To also have the technical skills, but then be able to translate [them], makes it accessible to the larger organization [and] is absolutely key in embedding risk management as a way or working, not just a set of activities that are performed.

I want to bring those two [leadership and technical skills] together because I want to represent the risk management framework and governance in terms that business leaders connect with and then value.

I don’t want to turn business leaders into risk managers, but I want them to be managers of risk.

Do risk managers need thick skin?

We all want to be challenged with positive intent, but you have to be prepared for the other kind of challenge as well. That means you have to stay on point with what your goals are and what you’re there to do.

Does the risk management role include mentoring?

Absolutely. That’s not just a risk management imperative, but one every manager should be focused on, working to create that kind of inclusive and supportive environment for their team.

Given the Great Resignation and workers’ desire for more work-life balance, what risks and opportunities are on your radar screen?

Talent risks have got to be on every risk manager’s mind these days.

Challenges in retention and recruiting are different. Firms are able to throw a wider net to get diverse talent. Conversely, other firms can throw a wider net over you.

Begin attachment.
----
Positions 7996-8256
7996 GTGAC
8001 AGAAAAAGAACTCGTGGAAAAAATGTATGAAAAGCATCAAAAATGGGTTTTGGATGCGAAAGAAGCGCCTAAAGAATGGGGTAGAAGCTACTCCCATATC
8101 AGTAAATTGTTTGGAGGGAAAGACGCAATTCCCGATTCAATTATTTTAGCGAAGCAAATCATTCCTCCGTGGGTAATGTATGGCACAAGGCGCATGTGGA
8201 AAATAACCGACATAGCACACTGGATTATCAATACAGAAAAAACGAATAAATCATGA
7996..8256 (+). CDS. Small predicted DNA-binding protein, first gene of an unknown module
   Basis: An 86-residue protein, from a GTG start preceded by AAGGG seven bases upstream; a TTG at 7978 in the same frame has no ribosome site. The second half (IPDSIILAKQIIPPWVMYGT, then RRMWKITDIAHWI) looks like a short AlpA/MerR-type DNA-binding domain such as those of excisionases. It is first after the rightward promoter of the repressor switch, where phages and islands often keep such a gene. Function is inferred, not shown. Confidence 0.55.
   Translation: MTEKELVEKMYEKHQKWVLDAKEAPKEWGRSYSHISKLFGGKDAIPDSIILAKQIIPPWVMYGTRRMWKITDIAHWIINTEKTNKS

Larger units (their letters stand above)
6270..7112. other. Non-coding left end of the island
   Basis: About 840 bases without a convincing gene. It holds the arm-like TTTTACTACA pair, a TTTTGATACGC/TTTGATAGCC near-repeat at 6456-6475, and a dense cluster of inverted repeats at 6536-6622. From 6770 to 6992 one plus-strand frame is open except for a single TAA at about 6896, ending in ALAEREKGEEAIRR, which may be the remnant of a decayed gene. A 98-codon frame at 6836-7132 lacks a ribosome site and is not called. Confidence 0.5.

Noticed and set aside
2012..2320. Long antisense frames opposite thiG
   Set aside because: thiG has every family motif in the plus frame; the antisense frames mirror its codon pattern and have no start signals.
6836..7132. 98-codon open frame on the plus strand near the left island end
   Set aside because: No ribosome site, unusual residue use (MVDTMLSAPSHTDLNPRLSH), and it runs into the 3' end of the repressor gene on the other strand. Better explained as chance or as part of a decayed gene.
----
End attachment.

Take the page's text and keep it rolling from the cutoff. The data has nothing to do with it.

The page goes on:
You want to be responsive and forward-thinking in how you navigate the new workforce, the new workplace. The firms that meet people where they are will be the ones that will keep and then grow talent going forward.

Edward Jones began welcoming its U.S. home office colleagues back to the office in April and is transitioning to a flexible work model. The model is leader-led and empowers leaders and associates to determine the right flexible work arrangement that balances the needs of business, team and individual.

During the GARP panel discussion, you said you prefer to call yourself “chief influence officer” rather than CRO. Please elaborate.

It goes back to my desire to build something that lasts.

When I left engineering and moved to finance, for many years I lamented the fact I didn’t build anything anymore. As an engineer, I could see the things I worked on. They were tangible and really cool.

Now that I’ve moved to risk management, I think this way of working is an integral part of the success of every organization.

I want to ensure I’m carrying that message and being influential around demonstrating the value of that way of working within the organization. If I can do that, then I really do think I’m part of building something that lasts.

 

L.A. Winokur is a veteran business journalist based in the San Francisco Bay Area.